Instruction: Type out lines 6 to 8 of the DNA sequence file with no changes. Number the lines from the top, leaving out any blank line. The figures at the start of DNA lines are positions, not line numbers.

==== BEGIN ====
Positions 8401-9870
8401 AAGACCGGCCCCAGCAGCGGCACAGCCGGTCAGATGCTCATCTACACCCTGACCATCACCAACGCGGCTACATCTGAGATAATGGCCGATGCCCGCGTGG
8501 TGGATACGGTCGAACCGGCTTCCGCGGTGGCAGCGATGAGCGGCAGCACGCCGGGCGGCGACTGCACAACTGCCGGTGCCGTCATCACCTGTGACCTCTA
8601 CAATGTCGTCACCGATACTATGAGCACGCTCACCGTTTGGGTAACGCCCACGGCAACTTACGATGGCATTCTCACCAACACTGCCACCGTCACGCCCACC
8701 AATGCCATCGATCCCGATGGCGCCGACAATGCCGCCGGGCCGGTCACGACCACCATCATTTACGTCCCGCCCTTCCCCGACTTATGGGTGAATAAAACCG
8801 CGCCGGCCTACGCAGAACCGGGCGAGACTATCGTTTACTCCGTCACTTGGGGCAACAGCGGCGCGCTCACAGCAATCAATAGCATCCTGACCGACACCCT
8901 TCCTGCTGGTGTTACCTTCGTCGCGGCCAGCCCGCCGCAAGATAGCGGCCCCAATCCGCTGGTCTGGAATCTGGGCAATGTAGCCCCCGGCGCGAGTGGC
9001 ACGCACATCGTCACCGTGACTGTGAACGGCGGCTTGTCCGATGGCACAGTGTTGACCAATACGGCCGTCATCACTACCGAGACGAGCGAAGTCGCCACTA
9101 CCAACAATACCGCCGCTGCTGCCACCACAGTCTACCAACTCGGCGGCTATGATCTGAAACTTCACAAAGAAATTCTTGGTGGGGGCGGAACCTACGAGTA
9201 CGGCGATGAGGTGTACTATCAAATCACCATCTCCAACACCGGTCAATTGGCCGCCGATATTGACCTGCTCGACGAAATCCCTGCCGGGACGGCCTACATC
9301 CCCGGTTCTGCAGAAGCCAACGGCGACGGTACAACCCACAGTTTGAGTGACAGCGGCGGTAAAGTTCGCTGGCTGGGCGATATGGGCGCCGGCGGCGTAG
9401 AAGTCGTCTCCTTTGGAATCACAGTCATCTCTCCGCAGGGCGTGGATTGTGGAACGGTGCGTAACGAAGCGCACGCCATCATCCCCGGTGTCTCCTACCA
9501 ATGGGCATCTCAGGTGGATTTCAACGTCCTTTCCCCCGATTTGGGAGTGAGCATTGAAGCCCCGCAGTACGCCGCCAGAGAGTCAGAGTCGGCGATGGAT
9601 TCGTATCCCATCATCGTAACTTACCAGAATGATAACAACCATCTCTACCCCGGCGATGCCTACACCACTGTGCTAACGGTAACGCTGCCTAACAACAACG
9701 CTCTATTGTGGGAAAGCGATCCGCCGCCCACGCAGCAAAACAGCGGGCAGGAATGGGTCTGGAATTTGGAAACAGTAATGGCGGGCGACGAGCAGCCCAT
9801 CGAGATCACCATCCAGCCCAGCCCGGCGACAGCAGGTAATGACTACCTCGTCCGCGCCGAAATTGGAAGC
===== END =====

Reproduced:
8801 CGCCGGCCTACGCAGAACCGGGCGAGACTATCGTTTACTCCGTCACTTGGGGCAACAGCGGCGCGCTCACAGCAATCAATAGCATCCTGACCGACACCCT
8901 TCCTGCTGGTGTTACCTTCGTCGCGGCCAGCCCGCCGCAAGATAGCGGCCCCAATCCGCTGGTCTGGAATCTGGGCAATGTAGCCCCCGGCGCGAGTGGC
9001 ACGCACATCGTCACCGTGACTGTGAACGGCGGCTTGTCCGATGGCACAGTGTTGACCAATACGGCCGTCATCACTACCGAGACGAGCGAAGTCGCCACTA